The median family income is $39,914 and the median family home price is $120,000, according to CNN Money. When you compare that with the 27 percent greater cost of living than the national average and the 16.3 unemployment rate, Paterson does not seem like a popular place to live as far as finances go. However, you must consider that the average wages in North Jersey are higher than any other area in the state due to its close proximity to New York City.

With that in mind, many make a very good living in Paterson and are able to afford necessities like housing, transportation, food and healthcare without being strapped for cash. But again, you must make some money to reside in the region that has one-bedroom apartments beginning at $1,200 and two-bedroom units priced over $2,100. Make sure you really research rentals since the cost of renting a one-bedroom apartment will vary greatly in the area.

Paterson Moving Resources

Moving and storage companies are ready and willing to help you with your move to Paterson, whether you’re moving from out of state or from another county in New Jersey. Make sure you get estimates from multiple moving services before you commit to hiring any (at least three estimates). Check back to our guides for tips on how to choose your moving service wisely with important questions to ask, differentiating between types of estimates, and mistakes to avoid. Visit the following pages at to get quotes for the following services:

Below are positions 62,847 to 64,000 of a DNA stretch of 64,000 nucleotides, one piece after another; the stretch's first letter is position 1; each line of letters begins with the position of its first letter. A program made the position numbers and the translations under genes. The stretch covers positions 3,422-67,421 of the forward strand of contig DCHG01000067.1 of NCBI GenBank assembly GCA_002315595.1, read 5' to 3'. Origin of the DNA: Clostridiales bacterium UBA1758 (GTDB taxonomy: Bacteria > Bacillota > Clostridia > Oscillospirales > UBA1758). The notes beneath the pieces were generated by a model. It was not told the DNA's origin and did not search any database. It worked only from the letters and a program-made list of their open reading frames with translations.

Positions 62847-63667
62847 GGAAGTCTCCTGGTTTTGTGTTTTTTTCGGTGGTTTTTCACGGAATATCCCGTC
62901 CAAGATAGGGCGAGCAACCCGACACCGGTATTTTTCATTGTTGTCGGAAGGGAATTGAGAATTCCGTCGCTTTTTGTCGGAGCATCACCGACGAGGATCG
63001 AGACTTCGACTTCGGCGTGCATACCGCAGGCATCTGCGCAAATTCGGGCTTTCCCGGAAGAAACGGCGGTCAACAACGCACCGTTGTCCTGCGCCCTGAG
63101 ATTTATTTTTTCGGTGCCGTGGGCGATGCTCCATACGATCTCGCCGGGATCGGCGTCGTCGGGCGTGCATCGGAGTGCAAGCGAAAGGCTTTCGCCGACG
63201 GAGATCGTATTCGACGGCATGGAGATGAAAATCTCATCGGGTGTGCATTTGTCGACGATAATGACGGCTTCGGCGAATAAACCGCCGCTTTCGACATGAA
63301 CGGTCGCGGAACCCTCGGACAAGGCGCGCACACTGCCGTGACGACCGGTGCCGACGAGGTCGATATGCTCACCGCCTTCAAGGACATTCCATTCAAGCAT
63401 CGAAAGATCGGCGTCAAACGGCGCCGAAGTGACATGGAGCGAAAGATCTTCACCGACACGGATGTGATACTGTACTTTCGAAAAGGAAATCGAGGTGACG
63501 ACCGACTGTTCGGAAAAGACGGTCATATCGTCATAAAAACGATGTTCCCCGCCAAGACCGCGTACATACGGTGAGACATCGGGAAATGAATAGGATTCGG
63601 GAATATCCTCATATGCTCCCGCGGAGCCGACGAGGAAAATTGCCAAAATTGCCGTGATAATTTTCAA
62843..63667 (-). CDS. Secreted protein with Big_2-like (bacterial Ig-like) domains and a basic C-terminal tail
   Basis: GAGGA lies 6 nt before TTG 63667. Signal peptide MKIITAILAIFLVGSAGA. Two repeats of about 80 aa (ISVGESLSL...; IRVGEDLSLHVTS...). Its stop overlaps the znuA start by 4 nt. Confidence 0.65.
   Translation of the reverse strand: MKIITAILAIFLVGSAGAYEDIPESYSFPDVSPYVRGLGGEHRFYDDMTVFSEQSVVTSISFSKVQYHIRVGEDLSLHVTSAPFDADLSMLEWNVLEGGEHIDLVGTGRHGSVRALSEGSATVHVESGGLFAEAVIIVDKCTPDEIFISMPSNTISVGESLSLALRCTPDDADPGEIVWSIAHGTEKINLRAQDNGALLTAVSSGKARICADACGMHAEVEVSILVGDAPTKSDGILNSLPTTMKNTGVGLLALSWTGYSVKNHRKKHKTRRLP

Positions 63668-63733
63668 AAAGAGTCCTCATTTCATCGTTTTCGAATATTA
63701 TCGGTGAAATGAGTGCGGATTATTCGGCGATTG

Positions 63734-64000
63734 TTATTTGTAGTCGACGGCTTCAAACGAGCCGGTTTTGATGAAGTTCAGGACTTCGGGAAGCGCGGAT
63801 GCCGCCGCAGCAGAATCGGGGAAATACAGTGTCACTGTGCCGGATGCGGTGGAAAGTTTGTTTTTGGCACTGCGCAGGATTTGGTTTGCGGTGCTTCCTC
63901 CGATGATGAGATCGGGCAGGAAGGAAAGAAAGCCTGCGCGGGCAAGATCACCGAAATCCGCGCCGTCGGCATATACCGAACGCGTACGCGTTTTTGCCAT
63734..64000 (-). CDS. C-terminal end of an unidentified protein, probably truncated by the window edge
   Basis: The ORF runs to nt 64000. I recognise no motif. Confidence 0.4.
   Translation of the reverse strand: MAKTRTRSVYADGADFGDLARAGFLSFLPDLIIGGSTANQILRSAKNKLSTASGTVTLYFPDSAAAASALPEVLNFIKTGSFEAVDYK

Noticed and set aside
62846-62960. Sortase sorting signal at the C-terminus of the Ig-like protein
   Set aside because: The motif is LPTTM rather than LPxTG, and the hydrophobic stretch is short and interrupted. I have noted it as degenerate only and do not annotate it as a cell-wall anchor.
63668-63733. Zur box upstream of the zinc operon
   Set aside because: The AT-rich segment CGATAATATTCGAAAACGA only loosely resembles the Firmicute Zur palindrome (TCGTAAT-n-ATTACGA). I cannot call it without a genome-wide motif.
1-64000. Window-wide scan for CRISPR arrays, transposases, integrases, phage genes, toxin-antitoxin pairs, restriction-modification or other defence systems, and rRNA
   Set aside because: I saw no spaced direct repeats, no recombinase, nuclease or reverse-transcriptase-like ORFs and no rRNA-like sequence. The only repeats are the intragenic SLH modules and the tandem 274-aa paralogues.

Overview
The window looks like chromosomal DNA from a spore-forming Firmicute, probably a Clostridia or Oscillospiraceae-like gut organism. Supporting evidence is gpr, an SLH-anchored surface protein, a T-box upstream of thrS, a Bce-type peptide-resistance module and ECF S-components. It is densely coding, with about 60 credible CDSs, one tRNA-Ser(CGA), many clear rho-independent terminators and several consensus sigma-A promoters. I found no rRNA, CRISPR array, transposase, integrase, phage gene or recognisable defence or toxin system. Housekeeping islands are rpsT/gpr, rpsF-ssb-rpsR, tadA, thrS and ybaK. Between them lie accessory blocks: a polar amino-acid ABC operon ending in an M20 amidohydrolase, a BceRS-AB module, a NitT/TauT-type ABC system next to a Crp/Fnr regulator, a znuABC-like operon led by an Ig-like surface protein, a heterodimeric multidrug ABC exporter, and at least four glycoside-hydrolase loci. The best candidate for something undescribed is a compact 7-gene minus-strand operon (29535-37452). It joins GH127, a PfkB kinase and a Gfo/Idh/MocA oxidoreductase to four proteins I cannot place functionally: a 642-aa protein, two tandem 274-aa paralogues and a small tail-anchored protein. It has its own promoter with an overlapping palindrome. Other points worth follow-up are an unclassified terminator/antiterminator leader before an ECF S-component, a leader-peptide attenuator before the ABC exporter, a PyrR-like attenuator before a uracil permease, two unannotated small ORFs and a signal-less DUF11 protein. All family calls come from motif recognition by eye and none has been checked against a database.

Paterson Transportation

As part of the New York Metropolitan Area, public transportation is a popular way to travel in Paterson. The New Jersey Transit Main Line, located in the city center, is the nation's largest public transportation system consisting of bus, light rail and rail service. Serving New Jersey, New York and Philadelphia, locals can commute or play in neighboring states by simply catching a ride through the agency. Some of the most traveled bus routes are 161 and 190, which provide transportation to Midtown Manhattan's popular Port Authority Terminal.

When riding their own cars, residents ride State Routes 4, 19 and 20 and Interstate 80. The Garden State Parkway, locally known as the GSP, also serves Paterson, taking locals in and out of the town on the highly traveled road. With three major airports nearby, Newark Liberty International Airport, LaGuardia Airport and John F. Kennedy International Airport, locals fly all around the world from the landing strips that are each only 25-30 miles away.